"The companies in Detroit are going to say, 'Look, we're in dire straits here. We're going to have to follow what they do,' " said Kenny Harper, 48, who has 18 years' seniority at Toyota's flagship complex in Georgetown, Ky.
Harper, who wants the UAW to represent Toyota workers, said he disagrees with the company on principle.
"Now I can understand if the company is having a hard time," said Harper, who has been off work for 12 weeks while healing from shoulder surgery after an on-the-job injury. "I'm more than willing to work with that company to keep my job. But when they just take it because they want more, I don't agree with it at all."
- excerpt from "Toyota sweats U.S. labor costs", Detroit Free Press, 2008.
Sony to close up last US TV factory!
IndustryWeek is reporting that Sony is shutting down it's 18-year old Pittsburgh plant. The factory, which employed 560 people, which was one of two North American plants producing LCD HD TVs will close down at the end of February of 2009. Now I have mixed feelings about Sony at the moment. For starters, they do have other manufacturing facilities, like the Blu-ray DVD plant in Indiana which already employs over a thousand people. But I'm still sadden to see it close down it's last television manufacturing operations in the US.
To be honest, I wasn't even aware we even made televisions anymore! I've gone to Best Buy and out of curiosity asked and have either gotten a no or they laughed at me. And deep down, I feel a bit crappy over the fact that we don't make any consumer electronics in this country! For crying out loud, we practically invented the television (well actually the first "mechanical" one was invented by a Scotsman by the name of John Logie Baird, utilizing a spinning disk invented by Paul Nipkow and an electronic one by American scientist, Philo Farnsworth)! Ack...getting off on a tangent here! Sorry.
The repair and logistics facilities located in Westmoreland, Pennsylvania will also close, though almost a year later. Of course, for Sony's television manufacturing operations, it hasn't given up totally on North America. It still will have a manufacturing complex in the continent, one that could no doubt see expansion.
Sony said its remaining North American television manufacturing centers in Baja, Mexico, "will be able to handle anticipated market demand in the region for the foreseeable future."
- excerpt from "Sony to Close LCD TV Plant in Pennsylvania", IndustryWeek, 2008.
Wow...a Win for US in the WTO!
Well, here's something you don't often hear about every day. The US won a case in the World Trade Organization against China. It seems that Beijing didn't like the original ruling that is had it's tariffs too high and other import restrictions and didn't comply with WTO regulations. Besides the US, the complaint was joined by the European Union and Canada. China appealed, and today was ruled once more by the governing body that it must adhere to the original ruling and lessen the restrictions.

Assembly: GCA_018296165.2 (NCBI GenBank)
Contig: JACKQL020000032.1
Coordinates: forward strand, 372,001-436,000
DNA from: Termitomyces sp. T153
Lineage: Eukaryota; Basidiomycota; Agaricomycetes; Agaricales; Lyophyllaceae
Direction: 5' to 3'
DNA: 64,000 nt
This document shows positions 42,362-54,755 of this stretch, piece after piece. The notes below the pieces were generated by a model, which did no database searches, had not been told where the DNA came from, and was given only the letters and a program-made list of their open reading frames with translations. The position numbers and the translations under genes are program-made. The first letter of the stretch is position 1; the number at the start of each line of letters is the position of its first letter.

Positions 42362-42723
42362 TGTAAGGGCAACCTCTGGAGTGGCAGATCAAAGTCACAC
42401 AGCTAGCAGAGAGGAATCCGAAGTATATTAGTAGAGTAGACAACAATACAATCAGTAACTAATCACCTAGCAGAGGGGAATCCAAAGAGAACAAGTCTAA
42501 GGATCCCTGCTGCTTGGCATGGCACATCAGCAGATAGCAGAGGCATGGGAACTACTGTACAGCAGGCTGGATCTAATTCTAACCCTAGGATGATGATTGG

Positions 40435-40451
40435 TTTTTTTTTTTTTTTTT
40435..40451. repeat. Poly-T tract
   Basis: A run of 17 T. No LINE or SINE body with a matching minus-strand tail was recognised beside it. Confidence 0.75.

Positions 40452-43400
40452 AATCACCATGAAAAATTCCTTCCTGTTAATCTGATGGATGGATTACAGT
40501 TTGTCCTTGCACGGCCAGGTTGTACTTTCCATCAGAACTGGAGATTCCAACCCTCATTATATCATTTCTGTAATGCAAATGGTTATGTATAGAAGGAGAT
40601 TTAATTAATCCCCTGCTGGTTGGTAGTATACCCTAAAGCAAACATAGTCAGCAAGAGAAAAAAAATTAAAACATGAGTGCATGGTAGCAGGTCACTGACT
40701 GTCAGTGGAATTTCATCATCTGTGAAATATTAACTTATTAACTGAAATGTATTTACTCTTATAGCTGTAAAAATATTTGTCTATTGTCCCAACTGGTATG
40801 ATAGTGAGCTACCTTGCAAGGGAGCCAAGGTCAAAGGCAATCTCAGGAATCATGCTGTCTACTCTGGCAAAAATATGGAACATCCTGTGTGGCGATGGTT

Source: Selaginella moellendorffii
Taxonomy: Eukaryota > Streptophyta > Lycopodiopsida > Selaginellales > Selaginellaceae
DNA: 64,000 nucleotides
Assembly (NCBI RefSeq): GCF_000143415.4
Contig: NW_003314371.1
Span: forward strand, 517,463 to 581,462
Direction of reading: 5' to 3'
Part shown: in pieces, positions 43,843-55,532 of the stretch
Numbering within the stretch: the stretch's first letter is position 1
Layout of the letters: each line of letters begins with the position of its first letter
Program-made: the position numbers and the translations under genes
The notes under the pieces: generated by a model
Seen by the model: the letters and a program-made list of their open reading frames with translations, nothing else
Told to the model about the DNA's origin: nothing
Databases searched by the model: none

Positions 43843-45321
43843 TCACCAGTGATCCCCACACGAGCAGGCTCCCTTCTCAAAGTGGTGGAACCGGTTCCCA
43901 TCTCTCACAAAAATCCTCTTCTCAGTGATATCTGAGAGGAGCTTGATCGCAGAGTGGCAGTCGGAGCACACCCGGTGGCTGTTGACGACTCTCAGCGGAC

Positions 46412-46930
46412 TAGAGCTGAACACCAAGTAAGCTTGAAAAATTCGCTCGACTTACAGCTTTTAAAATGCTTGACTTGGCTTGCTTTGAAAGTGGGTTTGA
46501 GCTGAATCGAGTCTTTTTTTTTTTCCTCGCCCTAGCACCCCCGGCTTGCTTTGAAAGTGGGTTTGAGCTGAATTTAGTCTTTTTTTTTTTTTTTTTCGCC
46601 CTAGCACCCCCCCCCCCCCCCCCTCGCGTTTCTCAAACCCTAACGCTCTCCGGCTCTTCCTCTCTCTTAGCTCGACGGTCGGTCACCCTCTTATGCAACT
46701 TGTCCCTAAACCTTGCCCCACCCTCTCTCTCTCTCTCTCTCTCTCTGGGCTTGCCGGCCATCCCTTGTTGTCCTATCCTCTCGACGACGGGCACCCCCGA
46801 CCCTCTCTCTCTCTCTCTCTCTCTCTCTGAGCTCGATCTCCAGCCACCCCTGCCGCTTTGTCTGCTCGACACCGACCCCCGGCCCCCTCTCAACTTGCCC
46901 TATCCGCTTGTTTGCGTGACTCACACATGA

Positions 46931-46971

"Especially in light of the current problems faced by the U.S. auto industry, I expect China to comply promptly with its WTO obligations by removing an unlawful and unfair trade barrier that is harming U.S. workers and manufacturers," said U.S. Trade Representative Susan Schwab.
Her European counterpart, EU Trade Commissioner Catherine Ashton, said "China should now put an end to the discrimination and ensure a level playing field in its automotive sector."
- excerpt from "WTO Rejects Appeal by China Again" WSJ, 2008.
Under China's rules, automobiles have a two-tier tax system, a significantly higher one for foreign-made automobiles, and a high one for foreign vehicles which contain a minimum portion of Chinese-made parts. Unless the automobile has at least 40% of the parts made in China, the product in question will be regarded as totally-foreign made automobile.
Beijing has a minimum local content requirement of 60 percent for home produced cars. A vehicle that fails that criterion suffers the same tariff as if it had been imported completely built.
China imposes an import duty of 25 percent on whole vehicles and only 10 percent on auto parts.
China has said the rules aim to prevent tax evasion by companies that import whole cars as spare parts to avoid higher tariff rates.
But the US argued that the measure puts pressure on foreign auto parts producers to re-locate their manufacturing facilities to China and discourages car makers in China from using foreign auto parts in the assembly of vehicles.
- excerpt from "China loses appeal against WTO car parts ruling" AFP, 2008.
Allow me to say about damn time! We should have been on their asses long before the situation with the autos! Now I'm not exactly a fan of the World Trade Organization, but I am happy with them ruling in our favor. I've said it before and I'll say it again, this country needs an industrial policy! We got one on China today, but what about Korea or Japan? But this victory, not to look a gift horse in the mouth, is miniscule, because at the end of the day that market is biased against foreign-made goods.
Yes, they allow KFC, but then again they are using Chinese chickens, so where's the big deal in that? No, they have an inherint nationalist bias against anything foreign-made. Oh they may buy a thing or two here, I've seen our export stats. Keep in mind, it isn't a biased against American products, the Europeans have also been complaining for a while that their stuff gets taxed into consumer oblivion as well. Adding insult to injury, piracy is ramped there! How many times am I going to read a story where a company, acting as a domestic business partner with a foreign outfit to help bring one product line, was actually producing on
the side another of their foreign partner's products illegally?
So far free trade, at least for the folks in this country, hasn't really been all that gratis. I just wonder, what those Kudlowites had in mind when they said free trade would bring in "cheaper" products.